The fight for the Opportunity Scholarship Grants was much more contentious. Not even Republican majorities in both chambers of the state legislature guaranteed passage.
House sponsors, Reps. Rob Bryan (R–Mecklenburg), Brian Brown (R–Pitt), Marcus Brandon (D–Guilford), and Edward Hanes (D–Forsyth) filed House Bill 944—The Opportunity Scholarship Act on Tax Day, 2013. Almost immediately, the mainstream media and well-funded public school advocacy groups began to exert enormous pressure on loyal Democrats and noncommittal Republicans to defeat the measure. In some respects, the N.C. Association of Educators, the N.C. Department of Public Instruction, and their ideological allies waged an effective advocacy campaign. With the exception of the Democrat bill sponsors, they ensured that the House Democrats formed a unified and vocal opposition. They also reached out to several Republican legislators with ties to the public school establishment. These legislators, which included Republicans in prominent leadership positions, appeared to slow the bill’s progress through the House.
After two dispiriting meetings of the House Education Committee, Republican support continued to waver. Democrats escalated their opposition in concert with the so-called Moral Monday protests. Concerned that the measure would not make it through votes in the House and Senate, legislative leaders took the controversial step of inserting the bill language into the state budget bill. When the Governor signed the budget on July 26, 2013, the Opportunity Scholarship Act program became law.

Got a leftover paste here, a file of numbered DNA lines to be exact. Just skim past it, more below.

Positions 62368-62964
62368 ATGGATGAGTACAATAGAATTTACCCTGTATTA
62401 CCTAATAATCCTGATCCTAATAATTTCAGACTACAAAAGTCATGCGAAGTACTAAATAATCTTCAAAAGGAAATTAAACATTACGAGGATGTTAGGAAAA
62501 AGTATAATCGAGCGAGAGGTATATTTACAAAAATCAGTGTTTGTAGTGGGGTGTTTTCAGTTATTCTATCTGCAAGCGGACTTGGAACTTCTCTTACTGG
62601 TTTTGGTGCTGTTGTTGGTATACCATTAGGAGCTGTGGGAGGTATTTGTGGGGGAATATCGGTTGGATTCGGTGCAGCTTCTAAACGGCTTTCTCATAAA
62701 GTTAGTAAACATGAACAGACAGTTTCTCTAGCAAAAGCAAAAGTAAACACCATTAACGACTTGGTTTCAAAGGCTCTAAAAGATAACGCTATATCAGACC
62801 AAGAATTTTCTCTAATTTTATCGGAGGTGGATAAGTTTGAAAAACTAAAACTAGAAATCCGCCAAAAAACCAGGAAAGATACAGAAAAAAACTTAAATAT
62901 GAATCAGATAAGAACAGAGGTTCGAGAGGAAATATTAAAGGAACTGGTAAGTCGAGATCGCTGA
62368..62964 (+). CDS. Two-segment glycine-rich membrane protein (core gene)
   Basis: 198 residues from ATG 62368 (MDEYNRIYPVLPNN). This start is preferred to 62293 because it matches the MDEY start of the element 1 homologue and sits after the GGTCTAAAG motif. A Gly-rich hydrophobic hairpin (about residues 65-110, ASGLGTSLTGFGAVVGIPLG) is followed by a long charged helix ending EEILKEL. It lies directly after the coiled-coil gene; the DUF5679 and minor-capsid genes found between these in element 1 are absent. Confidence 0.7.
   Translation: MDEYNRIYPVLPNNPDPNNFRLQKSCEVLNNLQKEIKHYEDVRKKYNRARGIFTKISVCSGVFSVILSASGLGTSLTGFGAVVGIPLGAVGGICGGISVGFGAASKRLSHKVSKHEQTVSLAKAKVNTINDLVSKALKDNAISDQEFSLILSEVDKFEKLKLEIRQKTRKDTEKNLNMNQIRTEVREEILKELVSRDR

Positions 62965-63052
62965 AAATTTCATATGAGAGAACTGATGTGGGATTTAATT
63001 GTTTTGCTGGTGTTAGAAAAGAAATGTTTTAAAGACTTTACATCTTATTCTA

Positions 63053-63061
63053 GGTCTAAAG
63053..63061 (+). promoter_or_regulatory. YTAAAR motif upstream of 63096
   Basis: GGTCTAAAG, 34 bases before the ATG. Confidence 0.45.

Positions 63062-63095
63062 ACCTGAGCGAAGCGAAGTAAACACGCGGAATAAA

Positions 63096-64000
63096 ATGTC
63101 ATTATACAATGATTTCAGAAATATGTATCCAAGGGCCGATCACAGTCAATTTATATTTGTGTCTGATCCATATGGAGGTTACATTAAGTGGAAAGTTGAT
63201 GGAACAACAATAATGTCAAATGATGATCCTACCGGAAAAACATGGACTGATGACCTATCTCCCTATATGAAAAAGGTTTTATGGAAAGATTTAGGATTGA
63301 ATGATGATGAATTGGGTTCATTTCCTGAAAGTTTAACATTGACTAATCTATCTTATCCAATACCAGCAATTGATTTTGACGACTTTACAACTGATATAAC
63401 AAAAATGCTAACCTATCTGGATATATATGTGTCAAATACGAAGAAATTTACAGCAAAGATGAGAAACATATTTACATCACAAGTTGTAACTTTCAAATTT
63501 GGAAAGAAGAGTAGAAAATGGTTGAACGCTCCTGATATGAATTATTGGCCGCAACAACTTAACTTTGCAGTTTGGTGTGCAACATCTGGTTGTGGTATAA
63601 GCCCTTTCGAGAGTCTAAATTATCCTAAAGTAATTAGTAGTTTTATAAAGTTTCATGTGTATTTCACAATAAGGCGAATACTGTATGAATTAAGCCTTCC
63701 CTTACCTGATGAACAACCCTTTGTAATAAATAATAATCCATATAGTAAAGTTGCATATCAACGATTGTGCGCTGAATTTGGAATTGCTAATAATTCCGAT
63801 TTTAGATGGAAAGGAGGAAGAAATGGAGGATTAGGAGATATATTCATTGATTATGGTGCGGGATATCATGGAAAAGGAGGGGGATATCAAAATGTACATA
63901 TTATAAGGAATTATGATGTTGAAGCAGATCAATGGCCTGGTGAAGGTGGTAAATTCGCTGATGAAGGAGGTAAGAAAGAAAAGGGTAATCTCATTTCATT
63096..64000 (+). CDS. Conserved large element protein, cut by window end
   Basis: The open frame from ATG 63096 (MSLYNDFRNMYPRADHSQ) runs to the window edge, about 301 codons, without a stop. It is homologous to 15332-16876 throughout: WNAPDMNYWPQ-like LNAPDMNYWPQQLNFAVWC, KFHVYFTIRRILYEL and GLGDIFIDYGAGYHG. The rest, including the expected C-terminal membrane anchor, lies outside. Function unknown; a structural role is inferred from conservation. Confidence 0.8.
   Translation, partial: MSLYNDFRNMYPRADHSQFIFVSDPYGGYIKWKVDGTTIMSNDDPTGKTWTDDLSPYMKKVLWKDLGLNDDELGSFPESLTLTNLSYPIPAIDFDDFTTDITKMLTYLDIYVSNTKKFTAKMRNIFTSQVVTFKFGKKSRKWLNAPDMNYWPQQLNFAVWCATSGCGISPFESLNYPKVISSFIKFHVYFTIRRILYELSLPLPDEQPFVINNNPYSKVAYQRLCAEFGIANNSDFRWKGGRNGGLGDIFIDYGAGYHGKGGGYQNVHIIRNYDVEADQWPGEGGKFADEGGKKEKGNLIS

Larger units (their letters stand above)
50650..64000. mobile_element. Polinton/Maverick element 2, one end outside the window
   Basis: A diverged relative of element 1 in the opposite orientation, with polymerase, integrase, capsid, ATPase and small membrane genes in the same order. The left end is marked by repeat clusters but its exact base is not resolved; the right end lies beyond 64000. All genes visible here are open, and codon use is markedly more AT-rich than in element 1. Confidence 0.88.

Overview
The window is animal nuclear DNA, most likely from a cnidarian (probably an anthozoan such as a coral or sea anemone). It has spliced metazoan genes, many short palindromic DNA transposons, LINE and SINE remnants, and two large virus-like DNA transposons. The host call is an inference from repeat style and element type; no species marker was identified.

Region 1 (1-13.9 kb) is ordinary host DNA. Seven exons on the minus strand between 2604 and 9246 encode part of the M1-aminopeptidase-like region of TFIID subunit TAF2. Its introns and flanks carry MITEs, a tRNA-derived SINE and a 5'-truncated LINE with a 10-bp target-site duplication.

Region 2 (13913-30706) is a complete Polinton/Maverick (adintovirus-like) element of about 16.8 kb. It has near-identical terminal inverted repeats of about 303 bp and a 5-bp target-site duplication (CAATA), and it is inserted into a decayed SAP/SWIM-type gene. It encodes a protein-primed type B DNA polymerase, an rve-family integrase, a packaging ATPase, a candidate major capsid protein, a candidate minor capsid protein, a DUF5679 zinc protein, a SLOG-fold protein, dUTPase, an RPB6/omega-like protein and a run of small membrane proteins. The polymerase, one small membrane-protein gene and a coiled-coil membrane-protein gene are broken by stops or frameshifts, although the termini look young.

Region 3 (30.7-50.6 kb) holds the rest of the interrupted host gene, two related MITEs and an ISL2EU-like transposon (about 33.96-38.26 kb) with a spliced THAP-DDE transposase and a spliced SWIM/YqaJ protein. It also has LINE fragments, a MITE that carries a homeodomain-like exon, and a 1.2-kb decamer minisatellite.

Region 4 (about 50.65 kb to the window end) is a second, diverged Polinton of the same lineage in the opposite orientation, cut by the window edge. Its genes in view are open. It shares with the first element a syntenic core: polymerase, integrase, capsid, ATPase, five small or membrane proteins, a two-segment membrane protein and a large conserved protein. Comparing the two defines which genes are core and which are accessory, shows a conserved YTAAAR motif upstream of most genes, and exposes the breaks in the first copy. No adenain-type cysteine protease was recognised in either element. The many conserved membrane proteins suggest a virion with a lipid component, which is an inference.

Due to the efforts of a handful of courageous lawmakers and a diverse coalition of school choice advocates, thousands of families will now have the means to access these new home and private school opportunities.
Now comes the really difficult part—implementation. Outside of a legal challenge, nothing will undermine a school choice program faster than sloppy administration, weak demand, and apathetic participants. That is why the rules and regulations governing the Children with Disabilities and Opportunity Scholarship laws are essential.
As the state prepares to launch both voucher programs in 2014, families interested in obtaining a scholarship for their children must first determine if they meet specific eligibility requirements outlined in the respective laws. Those general guidelines are summarized for interested families below.
Starting in the spring semester of 2014, these scholarships provide up to $3,000 per semester or $6,000 per school year for children who have a documented disability. The scholarships provide grants for tuition and special education and related services, including those services provided to home school students, at the school or facility of the parent or guardians’ choice.
The Children with Disabilities Scholarships program will replace the state’s Tax Credits for Children with Disabilities approved in 2011. This is a significant “win” for North Carolina families, as the tax credit was dependent on the tax liability of the filer. Under the previous tax credit plan, the typical family was able to claim an average of $2,400, a sum that did little to meet the needs of most of the 700 families that claimed the credit in its first year. Those with no tax liability, which includes most low-income households, could not claim a tax credit because the credit was not refundable. State legislators were sensitive to these concerns and designed the new scholarship plan to resolve them.
Eligibility: Scholarship recipients must have been enrolled in a North Carolina public school during the semester before enrollment at the nonpublic school, received special education services in an N.C. public preschool, received a special needs scholarship grant the previous semester, or will enter kindergarten or first grade. Note that the child must meet one, not all, of the above requirements.